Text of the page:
Pharmaceutical companies historically have had confidence in the safety of their nonsterile drugs. The products are made through processes generally regarded as reliable and well established. But developments during the past several years have led many industry professionals to question whether these dosage forms are being produced in a state of control.
In September 2001, Greenstone Brand glyburide tablets were recalled because raw materials used to make them had been contaminated with fungal organisms. Drugmakers gradually perceived a trend of similar problems during the years following that incident. The most recent, and high-profile, example occurred in April 2010, when Johnson & Johnson recalled lots of children’s liquid medications, including Tylenol and Benadryl. This recall was prompted by the discovery that raw materials used to make the products had been contaminated with gram-negative bacteria.
Other factors have increased attention to contamination in nonsterile drugs as well. The industry has noted a growing emphasis on inhaled formulations and dermatological products, both of which carry potentially higher risks to the patient than other dosage forms. In addition, the patient base has expanded to include more individuals with potentially compromised immune systems, such as infants and elderly people, than before.
These considerations have helped generate broad support among manufacturers for enhancing environmental-monitoring programs and finding ways to reduce the risk of microbial contamination in nonsterile manufacturing suites. The US Pharmacopeia (USP) Expert Committee on Microbiology is nearing completion of an informational chapter that will provide general guidance on the development of an environmental-control program for nonsterile production suites. And the International Organization for Standardization’s working group 209 is rewriting the ISO 14698 standards for biocontamination control.
Although drugmakers have begun to perform environmental monitoring in their nonsterile manufacturing facilities, many companies are uncertain about how to interpret the data and develop alert and action levels, says Leonard W. Mestrandrea, principal consultant at Mestrandrea Consulting and chair of the aforementioned USP subcommittee. The industry should record the types and numbers of microorganisms that it identifies in its environmental-monitoring programs and evaluate the information on a quarterly basis, he says. This strategy could provide guidance, based on scientific rationale, for assessing and controlling the risk of contamination.
Not everyone is convinced that the problem is urgent, however. “I don’t think a scientific reason for increased emphasis on nonsterile product monitoring has been established,” says James E. Akers, president of Akers Kennedy and Associates. Given that companies monitor aseptic environments, it might seem logical that they should monitor nonsterile product environments as well, but “it would be the rare nonsterile product that would require comprehensive microbiological monitoring,” says Akers. “Fundamentally, microbial risk to the patient in the use of nonsterile products is low. There may be good reason to make certain nonsterile drugs administered to high-risk patient categories in controlled environments, but generalizing this requirement to all nonsterile drugs would simply add to the cost of these products with no real public-health benefit.”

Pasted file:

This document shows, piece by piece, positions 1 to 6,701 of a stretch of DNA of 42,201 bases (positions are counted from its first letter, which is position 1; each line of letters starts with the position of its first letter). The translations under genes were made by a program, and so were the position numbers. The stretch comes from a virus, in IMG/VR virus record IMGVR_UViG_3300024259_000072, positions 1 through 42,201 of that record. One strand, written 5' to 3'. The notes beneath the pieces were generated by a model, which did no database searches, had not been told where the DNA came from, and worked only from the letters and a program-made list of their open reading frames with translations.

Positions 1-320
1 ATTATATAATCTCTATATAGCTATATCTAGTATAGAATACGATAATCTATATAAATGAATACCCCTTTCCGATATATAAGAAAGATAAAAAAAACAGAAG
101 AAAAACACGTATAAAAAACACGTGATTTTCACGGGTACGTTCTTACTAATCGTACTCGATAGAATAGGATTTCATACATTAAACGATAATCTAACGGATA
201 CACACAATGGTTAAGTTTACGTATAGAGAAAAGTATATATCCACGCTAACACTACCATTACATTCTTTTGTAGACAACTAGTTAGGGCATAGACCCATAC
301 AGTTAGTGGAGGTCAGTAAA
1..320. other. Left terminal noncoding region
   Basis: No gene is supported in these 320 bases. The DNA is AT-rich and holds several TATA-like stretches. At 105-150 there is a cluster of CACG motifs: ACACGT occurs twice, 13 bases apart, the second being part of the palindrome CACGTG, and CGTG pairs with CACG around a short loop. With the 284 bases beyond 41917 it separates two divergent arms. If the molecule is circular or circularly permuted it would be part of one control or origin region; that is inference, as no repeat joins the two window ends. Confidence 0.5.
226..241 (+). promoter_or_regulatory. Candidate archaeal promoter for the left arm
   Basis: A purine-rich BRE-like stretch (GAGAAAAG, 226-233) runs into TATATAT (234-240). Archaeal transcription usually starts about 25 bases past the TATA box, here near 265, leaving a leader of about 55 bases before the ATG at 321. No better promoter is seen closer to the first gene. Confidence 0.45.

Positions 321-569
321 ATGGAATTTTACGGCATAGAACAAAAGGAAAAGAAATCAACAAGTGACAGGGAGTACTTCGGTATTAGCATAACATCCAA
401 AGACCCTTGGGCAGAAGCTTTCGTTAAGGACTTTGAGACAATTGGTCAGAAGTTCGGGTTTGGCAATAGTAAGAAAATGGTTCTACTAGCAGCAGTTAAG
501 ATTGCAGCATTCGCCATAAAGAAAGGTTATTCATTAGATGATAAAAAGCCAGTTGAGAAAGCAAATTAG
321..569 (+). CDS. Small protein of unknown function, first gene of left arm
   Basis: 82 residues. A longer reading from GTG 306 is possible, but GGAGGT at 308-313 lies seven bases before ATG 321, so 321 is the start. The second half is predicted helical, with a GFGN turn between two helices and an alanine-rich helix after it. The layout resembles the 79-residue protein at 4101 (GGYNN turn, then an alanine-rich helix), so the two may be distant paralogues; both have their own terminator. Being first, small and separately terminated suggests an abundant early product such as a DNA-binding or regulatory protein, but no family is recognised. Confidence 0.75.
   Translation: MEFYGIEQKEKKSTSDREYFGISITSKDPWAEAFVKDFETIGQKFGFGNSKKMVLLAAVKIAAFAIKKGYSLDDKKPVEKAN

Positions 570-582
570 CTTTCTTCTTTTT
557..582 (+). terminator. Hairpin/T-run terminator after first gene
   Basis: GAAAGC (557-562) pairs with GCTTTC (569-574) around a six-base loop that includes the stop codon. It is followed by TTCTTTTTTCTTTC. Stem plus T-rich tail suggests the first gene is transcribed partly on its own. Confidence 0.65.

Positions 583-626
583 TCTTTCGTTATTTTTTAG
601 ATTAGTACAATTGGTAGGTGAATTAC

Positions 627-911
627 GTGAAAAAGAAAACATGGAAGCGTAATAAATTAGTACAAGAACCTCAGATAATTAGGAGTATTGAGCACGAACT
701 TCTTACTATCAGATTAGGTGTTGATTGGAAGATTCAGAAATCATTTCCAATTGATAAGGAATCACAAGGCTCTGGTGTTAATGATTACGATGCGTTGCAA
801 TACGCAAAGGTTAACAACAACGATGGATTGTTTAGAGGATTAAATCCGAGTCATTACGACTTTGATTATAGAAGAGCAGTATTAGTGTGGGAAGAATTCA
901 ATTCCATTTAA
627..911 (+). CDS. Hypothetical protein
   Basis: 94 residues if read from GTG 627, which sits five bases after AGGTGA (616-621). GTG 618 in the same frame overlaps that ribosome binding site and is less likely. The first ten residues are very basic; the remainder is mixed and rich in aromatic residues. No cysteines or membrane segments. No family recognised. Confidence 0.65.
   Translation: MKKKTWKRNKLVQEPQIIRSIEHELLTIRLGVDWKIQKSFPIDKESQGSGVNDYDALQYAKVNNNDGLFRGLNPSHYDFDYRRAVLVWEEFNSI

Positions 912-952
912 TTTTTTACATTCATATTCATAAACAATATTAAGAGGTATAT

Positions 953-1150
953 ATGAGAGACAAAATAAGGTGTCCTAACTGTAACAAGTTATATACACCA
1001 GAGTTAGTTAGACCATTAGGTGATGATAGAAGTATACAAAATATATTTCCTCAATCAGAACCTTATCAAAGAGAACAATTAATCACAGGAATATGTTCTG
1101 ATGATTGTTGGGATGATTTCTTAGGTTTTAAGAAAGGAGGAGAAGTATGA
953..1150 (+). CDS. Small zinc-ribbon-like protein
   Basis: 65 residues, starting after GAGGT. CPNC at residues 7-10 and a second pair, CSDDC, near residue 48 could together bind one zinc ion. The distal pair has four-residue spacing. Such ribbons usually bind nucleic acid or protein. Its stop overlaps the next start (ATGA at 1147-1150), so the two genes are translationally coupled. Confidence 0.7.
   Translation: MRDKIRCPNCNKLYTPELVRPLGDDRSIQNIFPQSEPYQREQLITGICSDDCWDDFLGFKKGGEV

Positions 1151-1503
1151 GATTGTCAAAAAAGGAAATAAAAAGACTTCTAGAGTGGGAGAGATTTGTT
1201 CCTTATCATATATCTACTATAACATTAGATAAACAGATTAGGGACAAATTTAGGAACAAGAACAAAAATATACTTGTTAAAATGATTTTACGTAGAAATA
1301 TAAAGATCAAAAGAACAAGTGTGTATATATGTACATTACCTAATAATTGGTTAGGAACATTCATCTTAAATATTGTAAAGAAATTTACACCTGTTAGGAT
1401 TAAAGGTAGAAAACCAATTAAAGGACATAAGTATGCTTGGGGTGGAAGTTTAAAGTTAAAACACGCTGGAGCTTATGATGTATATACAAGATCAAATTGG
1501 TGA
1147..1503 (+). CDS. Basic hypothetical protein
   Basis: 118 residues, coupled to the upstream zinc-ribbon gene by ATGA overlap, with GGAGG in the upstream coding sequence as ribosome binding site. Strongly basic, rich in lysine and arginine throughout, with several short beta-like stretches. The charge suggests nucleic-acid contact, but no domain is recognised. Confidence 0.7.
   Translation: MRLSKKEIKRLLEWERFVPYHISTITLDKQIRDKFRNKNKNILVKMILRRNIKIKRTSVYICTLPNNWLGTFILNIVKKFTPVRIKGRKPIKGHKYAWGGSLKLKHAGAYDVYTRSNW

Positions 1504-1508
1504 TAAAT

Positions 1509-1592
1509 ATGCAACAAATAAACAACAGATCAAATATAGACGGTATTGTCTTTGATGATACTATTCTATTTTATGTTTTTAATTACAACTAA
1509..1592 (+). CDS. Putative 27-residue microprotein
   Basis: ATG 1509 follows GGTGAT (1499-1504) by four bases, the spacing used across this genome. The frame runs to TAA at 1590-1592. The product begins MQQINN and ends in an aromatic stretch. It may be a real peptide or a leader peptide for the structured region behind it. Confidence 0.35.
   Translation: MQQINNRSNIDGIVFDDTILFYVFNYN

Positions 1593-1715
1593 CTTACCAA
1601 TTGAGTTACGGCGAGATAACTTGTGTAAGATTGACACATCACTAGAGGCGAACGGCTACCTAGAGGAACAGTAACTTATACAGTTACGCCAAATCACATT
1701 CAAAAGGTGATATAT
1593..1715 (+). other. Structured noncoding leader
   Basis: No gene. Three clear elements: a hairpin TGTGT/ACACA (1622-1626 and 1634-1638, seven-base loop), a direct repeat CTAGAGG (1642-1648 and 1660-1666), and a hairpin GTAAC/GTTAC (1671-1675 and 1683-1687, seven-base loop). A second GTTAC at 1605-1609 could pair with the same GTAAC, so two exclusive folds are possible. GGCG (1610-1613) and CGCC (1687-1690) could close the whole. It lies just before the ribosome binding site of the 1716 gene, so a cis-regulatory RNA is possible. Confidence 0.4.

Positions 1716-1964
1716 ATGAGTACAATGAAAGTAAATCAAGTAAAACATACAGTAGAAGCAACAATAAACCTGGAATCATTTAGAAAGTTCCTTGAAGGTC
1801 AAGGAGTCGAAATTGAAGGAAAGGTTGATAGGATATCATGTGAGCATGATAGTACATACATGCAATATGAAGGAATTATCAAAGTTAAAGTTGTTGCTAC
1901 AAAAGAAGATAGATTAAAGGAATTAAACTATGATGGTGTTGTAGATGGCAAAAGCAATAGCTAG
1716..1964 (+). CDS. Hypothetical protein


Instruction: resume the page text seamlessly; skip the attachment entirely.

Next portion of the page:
For this reason, “the consensus among expert microbiologists is that microbiological environmental-control level recommendations would be of little benefit for the vast majority of nonsterile products,” says Akers. Many in the industry question the need to change the current practice of nonsterile drug manufacturing. Some fear that if companies tightened their controls, it would trigger a “regulatory spiral” that inevitably would increase environmental monitoring with no real benefit to the manufacturer or the end user, says Akers.
Good quality programs do not require activities unless they have value to the end user, and the question of contamination in nonsterile manufacturing suites should be analyzed thoroughly from a risk- and science-based perspective, says Akers. Any requirements should be based on data derived from assessment of risk and should result in well-designed processing systems with control points defined to mitigate risk. “The focus should be on reducing risk in processing, not on bug hunting,” says Akers.
So far, no regulatory authority has set formal microbial-control standards for the manufacture of nonsterile dosage forms. FDA’s policy is that individual firms must establish the environmental controls necessary for these products, according to a spokesperson for the agency’s Division of Manufacturing and Product Quality. Even after USP publishes its informational chapter titled “Microbiological Control Programs for Manufacturing Non-Sterile Pharmaceutical Drug Product,” individual companies will be free to strengthen their own monitoring regimes or not, according to their own judgments. The debate about the need for enhanced control and monitoring of nonsterile products likely will continue, but both sides seem to agree that decisions ultimately should be based on an analysis of products’ risk to the patient.